Wednesday, October 15, 2014

Why is Volatility good for some systems and dangerous for others?

I'm often find myself reading popular blogs and forums which talk about volatility as a dangerous development in markets, and Forex in particular. Granted, no matter the system, when markets accelerate in their transactions there is always the possibility of errors, no matter how robust or automated the process. In the case of my own trading method, times of decreased volatility are a strong indicator of drawdowns.

So I asked myself, what is it about Meantrades that makes volatility a necessary and good thing? The answer surprised me a little, and makes me doubt what I discovered as it seems I am on to something that most retail traders are unaware of. And how can that be? I'm just a regular guy who happens to be a forex trader.

Volatility is a measure of uncertainty.

Meantrades signals are determined when a reversal is seen short term on a longer trend. For example, if the daily trend is long, Meantrades will only see a buy signal if there is a swift selloff and rapid reversal. The amount of time necessary for this reversal is usually around 12-48 hours, anything longer and the daily trend is at risk of reversing and  this prevents signals on smaller time frames to fail to appear. I should mention then, that the past few years I have traded nothing smaller than an hourly chart (and the range bar equivalent).

But, what exactly is being measured in Forex volatility? 

The term is often used interchangeably with acceleration and range. But, what is truly important from my perspective, is that it refers to uncertain direction in the market with an expanding price range (this requires an objective assessment which traders demarcate with options trading, most commonly used for commercial hedging rather than outright speculation). All other meanings are interesting but not very relevant for my needs as a directional trader.

I think it is worth delving into popular standard definitions as most people simply have an emotional or experiential reaction to the news of "volatility" in the markets. I too was vulnerable to this for years as I was glued to CNBC and then Bloomberg on the tv in the background. I've since gone dark and rarely, if ever, turn on the news when i am trading. I have even extended this to popular forums and chat rooms where trade signals are issued. I find that no matter how useful the information, it will eventually conflict with my own signals. Inevitably the signals I choose to ignore because of external information will be the screaming winners.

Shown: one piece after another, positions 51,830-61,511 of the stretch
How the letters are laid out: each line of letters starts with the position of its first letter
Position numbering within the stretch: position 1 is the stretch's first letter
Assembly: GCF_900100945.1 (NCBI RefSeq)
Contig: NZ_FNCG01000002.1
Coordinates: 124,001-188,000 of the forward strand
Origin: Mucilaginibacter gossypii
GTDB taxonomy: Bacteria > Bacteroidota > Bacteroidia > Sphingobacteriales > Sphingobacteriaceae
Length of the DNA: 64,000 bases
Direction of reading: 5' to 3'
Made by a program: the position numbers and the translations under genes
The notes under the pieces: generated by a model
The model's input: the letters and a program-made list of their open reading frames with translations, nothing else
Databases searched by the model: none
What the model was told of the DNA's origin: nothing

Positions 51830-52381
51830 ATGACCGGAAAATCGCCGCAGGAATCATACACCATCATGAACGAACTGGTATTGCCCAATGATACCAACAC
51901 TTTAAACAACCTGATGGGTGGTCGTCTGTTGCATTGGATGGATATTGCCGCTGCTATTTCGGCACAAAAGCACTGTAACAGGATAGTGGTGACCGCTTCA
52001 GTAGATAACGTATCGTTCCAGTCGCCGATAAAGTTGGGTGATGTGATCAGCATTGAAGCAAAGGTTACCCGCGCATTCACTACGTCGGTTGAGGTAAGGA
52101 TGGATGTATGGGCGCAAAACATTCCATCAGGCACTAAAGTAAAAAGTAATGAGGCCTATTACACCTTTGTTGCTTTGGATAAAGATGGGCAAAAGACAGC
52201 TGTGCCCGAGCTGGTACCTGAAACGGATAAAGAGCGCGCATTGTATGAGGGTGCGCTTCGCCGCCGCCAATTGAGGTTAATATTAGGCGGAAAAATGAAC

Investopedia defines volatility as either:

1)A statistical measure of the dispersion of returns for a given security or market index.


2)A variable in option pricing formulas showing the extent to which the return of the underlying asset will fluctuate between now and the option's expiration. 

The point is the press almost never refers to either of these definitions when they report on volatile markets. All the are reporting on is that a closely watched index has dropped a larger percentage than in previous sessions. In itself this is of course, important and newsworthy, but for traders it creates false assumptions.

Why do bloggers often talk about the dangers of volatility in trading?

Simple. Most trading systems are static in their application. They do not seek a dynamic pattern to determine entries and exits. Although meantrades uses no "feel"or artificial intelligence. It seeks a "nesting" pattern which only works well when volatility is present in the forex market. Perhaps this is the main differentiation between Meantrades and systems such as these. There have been popular systems over the years which attempt to tackle this but often their complexity extends far beyond the capacities of retail traders. Which frankly is a nice thought exercise but without vast economic resources, they are just not satisfactory solutions for the average trader. The buzzword associated with these "revolutionary" systems is: adaptive. Two of the more interesting are well presented in video format:

Summers Bars are very similar to constant range bars. However they perform one extra adaptive function which really caught my eye. They take into account the average volume in previous bars and begin to print as volatility increases. This smooths out indicators as well as gives you a unique technical perspective which standard charts cannot offer. The results are not necessarily an improvement but, like meantrades, it puts you in and takes you out of the market in less crowded junctures.

Adaptive Moving Averages were popularized by Perry Kaufman. According to Investopedia this approach would:
allow winners to run. As a trend comes to an end and prices consolidate, the moving average would move closer to the current market action and, in theory, allow the trader to keep most of the gains captured during the trend.

However just as static approaches to markets have proven, this very interesting attempt was nothing more in the end than intellectual stimulus for whipsawed traders everywhere. As the article mentions in conclusion from a great book on backtested technical indicators:

 "Although the adaptive moving average is an interesting newer idea with considerable intellectual appeal, our preliminary tests fail to show any real practical advantage to this more complex trend smoothing method."